See Things Not As They Are, But As They Could Be!

by Scott Koepf
See Things Not As They Are, But As They Could Be!

United States Army Family and MWR Command Festival of the Arts Man of La Mancha.

The Man of La Mancha
is not only a fabulous show, but also offers exceptional lessons that can be learned from the story. If you are not a musical theatre fan and tend to the more intellectual pursuits, then ignore that first sentence and replace it with, “In reading the most famous novel from the Spanish author Cervantes I realized…” In other words, whether you are right- or left-brain leaning, this column is for you!

The story is about Cervantes, who has been thrown in jail and now stands before the court to plead for his very life. Right from the beginning he knows that he cannot make his case by presenting facts and figures. What he needs is a story that will win over the jury. So he sings,

                “I am I, Don Quixote, the Man of La Mancha……”

As he sings he pulls in the jury to actually be the stars of the tale he begins to weave. No longer are they listening to information; instead they are drawn into the emotions of the characters and begin to experience, not just observe, the story.

Herein is one of the best examples of what a true travel professional can and should do. Years ago travel agents could make a living by dispensing data to which they alone had exclusive access. Today, consumers themselves can get all the information they could ever want. What they really need, though, is someone to create a compelling story!

You can learn from Cervantes by painting the picture of an extraordinary vacation, by pulling your clients and yourself into the story. Now I don’t mean that you need to describe yourself sitting on the beach with them; that is a bit creepy. But I so often hear agents wax eloquently about a product or destination without making themselves part of the story at all. Even if your role is only as storyteller, you must be so much a part of the yarn that the customer can’t tell it without you being prominently featured!

Product knowledge is only as valuable as what you do with it, and simply dispensing it no longer has value. Get to know your customers so you can craft the perfect story that will excite them and make them see themselves in it. If they love food, your story should feature scrumptious meals. If they like water sports, take them for a swim. And if you are not sure, then go back and ask more questions so you can connect emotionally with them.

While watching Don Quixote I actually tugged on my wife’s sleeve to ask for a pen so I could write down the line that really resonated with me.

                “Facts are the enemy of truth!”

Brilliant! At first it sounds contradictory but when you understand that people do not take vacations because of the gross registered tonnage of a ship or the square footage of a room or even the price of the tickets. They take a vacation to fulfill a specific emotional need. Your job is to determine that need and then build the story just for them. Remember, facts tell but stories sell!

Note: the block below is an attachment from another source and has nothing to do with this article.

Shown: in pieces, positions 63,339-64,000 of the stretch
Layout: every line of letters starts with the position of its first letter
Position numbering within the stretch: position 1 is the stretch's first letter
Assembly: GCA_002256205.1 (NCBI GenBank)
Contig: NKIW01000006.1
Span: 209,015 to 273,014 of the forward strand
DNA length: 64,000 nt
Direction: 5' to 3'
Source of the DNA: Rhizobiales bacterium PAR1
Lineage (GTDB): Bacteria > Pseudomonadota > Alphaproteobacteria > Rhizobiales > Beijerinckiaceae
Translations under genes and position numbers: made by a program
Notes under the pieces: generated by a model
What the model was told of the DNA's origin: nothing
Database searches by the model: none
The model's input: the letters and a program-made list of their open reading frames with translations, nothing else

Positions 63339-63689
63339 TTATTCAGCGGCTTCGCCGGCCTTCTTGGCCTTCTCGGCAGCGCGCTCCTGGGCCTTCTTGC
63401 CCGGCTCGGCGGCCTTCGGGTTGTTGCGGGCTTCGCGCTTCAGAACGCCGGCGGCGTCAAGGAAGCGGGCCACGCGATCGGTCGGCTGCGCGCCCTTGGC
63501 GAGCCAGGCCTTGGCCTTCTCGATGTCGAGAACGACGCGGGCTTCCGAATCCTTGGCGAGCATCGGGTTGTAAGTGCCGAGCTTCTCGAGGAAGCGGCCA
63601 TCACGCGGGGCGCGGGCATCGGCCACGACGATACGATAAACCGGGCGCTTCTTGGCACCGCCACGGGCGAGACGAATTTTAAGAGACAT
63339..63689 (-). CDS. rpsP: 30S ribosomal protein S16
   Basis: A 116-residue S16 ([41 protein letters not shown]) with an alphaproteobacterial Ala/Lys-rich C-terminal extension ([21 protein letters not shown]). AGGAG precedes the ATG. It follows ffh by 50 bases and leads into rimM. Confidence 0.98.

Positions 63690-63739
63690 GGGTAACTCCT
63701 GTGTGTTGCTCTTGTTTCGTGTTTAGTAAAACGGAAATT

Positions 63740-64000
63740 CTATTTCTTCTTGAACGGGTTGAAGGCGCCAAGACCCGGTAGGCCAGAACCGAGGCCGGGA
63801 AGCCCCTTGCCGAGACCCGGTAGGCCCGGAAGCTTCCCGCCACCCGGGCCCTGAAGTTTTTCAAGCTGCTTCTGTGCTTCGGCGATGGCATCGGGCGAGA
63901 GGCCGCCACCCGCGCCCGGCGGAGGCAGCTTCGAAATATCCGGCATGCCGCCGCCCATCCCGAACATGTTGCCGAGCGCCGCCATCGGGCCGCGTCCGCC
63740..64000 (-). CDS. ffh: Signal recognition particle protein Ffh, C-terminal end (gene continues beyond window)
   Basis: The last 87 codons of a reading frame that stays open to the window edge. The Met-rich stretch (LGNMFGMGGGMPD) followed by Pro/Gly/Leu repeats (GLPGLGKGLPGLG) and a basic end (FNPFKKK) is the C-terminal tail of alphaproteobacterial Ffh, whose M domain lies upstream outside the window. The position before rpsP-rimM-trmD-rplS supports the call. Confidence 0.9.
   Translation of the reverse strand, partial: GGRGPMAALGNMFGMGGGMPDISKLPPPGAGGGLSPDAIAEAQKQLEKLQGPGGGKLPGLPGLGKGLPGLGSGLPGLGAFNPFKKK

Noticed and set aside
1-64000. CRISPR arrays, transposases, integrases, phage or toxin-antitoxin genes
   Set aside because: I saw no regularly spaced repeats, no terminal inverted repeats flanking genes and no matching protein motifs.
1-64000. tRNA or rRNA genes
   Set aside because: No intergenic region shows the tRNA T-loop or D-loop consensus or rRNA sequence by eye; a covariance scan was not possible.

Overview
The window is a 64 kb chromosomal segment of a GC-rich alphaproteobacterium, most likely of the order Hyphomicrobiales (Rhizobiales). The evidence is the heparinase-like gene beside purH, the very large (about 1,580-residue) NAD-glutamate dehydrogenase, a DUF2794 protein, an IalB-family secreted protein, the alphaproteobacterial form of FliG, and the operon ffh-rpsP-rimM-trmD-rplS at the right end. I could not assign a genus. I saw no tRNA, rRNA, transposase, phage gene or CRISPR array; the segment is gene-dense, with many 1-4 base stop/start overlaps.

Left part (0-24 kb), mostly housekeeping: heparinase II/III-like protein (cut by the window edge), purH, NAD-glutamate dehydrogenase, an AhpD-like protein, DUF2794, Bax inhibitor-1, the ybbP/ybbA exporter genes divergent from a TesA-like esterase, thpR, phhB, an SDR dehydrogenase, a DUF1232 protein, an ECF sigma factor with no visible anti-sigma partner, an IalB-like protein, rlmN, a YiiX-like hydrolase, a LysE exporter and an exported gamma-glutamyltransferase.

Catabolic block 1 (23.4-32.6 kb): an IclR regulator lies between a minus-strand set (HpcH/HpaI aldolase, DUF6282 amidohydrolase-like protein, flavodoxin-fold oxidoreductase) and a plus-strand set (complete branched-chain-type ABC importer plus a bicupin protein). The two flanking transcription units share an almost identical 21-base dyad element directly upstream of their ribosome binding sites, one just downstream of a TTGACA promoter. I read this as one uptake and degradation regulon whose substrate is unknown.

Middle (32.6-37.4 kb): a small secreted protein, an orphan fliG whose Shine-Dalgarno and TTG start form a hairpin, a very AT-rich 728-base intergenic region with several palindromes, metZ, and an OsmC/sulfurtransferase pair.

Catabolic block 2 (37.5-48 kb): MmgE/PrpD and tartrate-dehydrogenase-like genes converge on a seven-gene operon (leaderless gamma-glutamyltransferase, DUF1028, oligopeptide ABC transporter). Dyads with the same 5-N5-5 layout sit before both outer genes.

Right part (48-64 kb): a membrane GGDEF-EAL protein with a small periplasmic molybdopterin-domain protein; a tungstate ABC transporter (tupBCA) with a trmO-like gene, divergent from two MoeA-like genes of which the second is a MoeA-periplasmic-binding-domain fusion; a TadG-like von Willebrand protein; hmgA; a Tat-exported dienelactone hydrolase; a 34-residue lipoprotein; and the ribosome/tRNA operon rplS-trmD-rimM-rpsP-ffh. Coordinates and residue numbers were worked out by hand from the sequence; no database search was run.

This is a radical approach to selling and I know it is not easy. No doubt you are thinking of various customers of yours and how they might react to this. The two extremes of clients are both characters in the story of the Man of La Mancha.

First there is Sancho. He is like your best clients who trust your every word and wait with utter anticipation for each chapter of your tale. When asked why he was attracted to the Man of La Mancha he sang:

                “I like him, I really like him…”

Pretty simple. But when you tell the story and you are a part of it, clients can get to know you and they will like you!

On the other end of the spectrum are those who will not warm up to you or to your story. They may question your motives, be rude and want to cut to the last page before you even start the prologue. In Cervante’s story that client is represented by Aldonza, a fairly unsavory character who is bitter and not ready to embrace a happy tale. But the Man of La Mancha always saw not what was but what could be. So he changed her name and treated her like a queen:

                “Dulcinea, Dulcinea, I see heaven when I see you Dulcinea…”

While at first she fought being enchanted by the story, with time she, too, saw the beauty of it and was swept away. I don’t necessarily suggest changing the names of your resistant clients but I do recommend looking for the best in them. Turn their focus to the beauty of your story and you will have them falling in love with you in no time!  

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